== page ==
Mail-in voting invites election fraud, say the state officials, blocking the Democratic Party’s plan to include all aged 18 and above to vote by mail.
The Texas Democrats faced another roadblock as their lawsuit filed earlier this year to oppose the current election state rules on mail-in voting, as the Court of Appeals did not agree with their argument.
The state’s mail-in voting currently only applies to 65 years old and above, and has additional conditions on younger voters. Voters aged 18-64 are eligible to vote by mail if sick or disabled, or out of the country on both election day and during the period for early voting in person, or confined in jail, but otherwise eligible.
The Democrats, led by Gilberto Hinojosa, argue this state rule discriminates age and poses harm to younger voters who want to vote but are also afraid to go out due to the risk of COVID-19. They contend the state to have violated the 26th Amendment’s protections against voting restrictions that discriminate on age, but the US 5th Circuit Court of Appeals thought otherwise.
On Thursday, the federal appeals court consisting of a three-judge panel ruled that the state can keep its current eligibility rules for mail-in voting.
The panel said that “conferring a privilege” to voters 65 and older is not a violation of the 26th Amendment.
The Democrats argued that the disparity in the lower age bracket’s conditions constitutes a “denial or abridgment” of the younger voter’s right to vote. Yet, according to the federal panel, such a claim fails because the addition of benefit to the older set of voters does not “deny or abridge” the younger bracket’s 26th Amendment right to vote.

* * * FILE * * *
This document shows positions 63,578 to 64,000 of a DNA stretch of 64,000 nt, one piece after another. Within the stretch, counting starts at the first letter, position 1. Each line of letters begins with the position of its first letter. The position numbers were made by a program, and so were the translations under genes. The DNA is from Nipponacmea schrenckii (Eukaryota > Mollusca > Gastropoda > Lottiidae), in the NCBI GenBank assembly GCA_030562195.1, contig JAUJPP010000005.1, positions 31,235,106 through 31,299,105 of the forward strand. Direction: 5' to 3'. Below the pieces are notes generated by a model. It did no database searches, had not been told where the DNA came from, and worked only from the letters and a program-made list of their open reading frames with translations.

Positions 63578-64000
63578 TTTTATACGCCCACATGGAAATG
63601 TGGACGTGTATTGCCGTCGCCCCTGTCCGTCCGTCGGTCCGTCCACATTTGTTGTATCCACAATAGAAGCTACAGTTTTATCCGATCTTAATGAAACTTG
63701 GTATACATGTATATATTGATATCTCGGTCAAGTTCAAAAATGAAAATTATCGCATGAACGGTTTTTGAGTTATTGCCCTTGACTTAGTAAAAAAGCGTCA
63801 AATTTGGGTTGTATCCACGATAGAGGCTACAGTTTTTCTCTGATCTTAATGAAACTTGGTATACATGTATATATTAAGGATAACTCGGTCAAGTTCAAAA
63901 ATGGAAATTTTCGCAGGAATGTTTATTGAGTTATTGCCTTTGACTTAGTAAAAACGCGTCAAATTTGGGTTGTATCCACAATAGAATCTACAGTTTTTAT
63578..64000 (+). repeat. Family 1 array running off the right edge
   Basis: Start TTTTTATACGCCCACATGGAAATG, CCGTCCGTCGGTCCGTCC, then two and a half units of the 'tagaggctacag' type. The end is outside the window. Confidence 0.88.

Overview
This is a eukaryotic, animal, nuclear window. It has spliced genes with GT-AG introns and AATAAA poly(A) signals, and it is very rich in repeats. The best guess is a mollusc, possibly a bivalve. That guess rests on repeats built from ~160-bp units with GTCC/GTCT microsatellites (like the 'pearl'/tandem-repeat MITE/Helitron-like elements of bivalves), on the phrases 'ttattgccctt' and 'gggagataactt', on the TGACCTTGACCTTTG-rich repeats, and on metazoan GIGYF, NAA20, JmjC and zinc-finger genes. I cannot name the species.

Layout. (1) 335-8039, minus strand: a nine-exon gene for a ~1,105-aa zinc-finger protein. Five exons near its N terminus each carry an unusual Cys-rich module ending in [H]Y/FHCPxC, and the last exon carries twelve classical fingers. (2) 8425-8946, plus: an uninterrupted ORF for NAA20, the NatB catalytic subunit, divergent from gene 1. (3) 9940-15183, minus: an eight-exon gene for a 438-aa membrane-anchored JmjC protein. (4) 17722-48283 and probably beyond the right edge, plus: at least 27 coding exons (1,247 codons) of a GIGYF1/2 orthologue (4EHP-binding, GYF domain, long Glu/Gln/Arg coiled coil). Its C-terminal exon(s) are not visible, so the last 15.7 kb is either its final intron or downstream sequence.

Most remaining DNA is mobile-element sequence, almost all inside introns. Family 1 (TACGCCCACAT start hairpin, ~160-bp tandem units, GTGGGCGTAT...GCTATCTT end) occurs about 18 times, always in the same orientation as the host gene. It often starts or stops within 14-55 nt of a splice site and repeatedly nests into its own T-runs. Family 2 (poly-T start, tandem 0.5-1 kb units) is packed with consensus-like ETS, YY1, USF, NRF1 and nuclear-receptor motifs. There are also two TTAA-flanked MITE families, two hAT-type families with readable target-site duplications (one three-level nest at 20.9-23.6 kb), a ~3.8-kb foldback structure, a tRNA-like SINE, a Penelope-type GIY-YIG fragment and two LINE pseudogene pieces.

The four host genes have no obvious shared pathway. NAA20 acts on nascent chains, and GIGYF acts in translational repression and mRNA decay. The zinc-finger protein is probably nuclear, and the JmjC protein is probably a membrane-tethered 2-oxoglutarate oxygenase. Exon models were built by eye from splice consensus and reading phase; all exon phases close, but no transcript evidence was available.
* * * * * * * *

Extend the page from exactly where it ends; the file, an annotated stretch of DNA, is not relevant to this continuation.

Solicitor General of Texas, Kyle Hawkins, justified the Legislature’s decision in allowing a specific group to request absentee ballots doesn’t “deny or abridge” anyone else’s right to vote.
According to Hawkins, the election laws have been “carefully crafted” by the Legislature and scrapped universal mail-in ballots susceptible to voter fraud. He represented Attorney General Ken Paxton, Governor Greg Abbott, and Secretary of State Ruth R. Hughs, the case defendants.
Hawkins added, the election laws should not be rewritten just a few weeks shy before a national election.
Chad Dunn, the Texas Democratic Party general counsel, said the state has no evidence of widespread fraud on mail in votes. Dunn subsequently asked…What makes the older voters privileged…and even being allowed to be even suspected of fraud while other people are just not allowed the right to mail in their ballots to prevent the spread of Covid19.
The legal duel continues in the lower court, where the appellate court directed the case for another hearing of the plaintiff’s remaining arguments on the state’s election restrictions.
Texas Attorney General Paxton celebrated the panel’s decision saying to continue protecting the election’s integrity in Texas, and “uphold the rule of law.”
Paxton’s apprehension about mail-in voting echoes that of US Attorney General Bill Barr and even the ordinary citizens who only wish to have a legitimate and honest election.